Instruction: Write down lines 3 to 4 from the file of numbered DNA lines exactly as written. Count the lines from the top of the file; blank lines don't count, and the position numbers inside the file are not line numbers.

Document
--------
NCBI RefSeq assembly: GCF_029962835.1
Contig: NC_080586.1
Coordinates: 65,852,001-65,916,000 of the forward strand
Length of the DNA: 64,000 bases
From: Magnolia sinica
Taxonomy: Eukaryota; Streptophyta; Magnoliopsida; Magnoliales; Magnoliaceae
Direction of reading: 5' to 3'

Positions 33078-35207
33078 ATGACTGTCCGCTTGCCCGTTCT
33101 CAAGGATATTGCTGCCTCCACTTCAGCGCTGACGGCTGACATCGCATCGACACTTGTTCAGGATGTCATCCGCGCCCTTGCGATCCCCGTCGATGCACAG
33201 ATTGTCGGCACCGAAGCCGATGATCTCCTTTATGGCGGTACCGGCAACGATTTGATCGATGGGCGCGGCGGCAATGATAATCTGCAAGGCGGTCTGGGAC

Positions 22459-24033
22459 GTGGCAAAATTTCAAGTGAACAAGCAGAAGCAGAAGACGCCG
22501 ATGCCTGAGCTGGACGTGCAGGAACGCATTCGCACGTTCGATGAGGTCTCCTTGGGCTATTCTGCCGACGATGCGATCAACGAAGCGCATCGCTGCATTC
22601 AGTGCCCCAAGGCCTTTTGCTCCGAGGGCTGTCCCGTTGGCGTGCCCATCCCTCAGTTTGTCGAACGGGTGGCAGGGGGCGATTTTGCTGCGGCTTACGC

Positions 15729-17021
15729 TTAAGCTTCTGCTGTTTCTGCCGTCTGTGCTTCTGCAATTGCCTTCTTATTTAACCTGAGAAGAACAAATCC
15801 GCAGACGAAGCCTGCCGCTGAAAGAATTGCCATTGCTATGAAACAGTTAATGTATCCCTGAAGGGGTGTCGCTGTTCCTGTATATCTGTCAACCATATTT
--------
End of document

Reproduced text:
Coordinates: 65,852,001-65,916,000 of the forward strand
Length of the DNA: 64,000 bases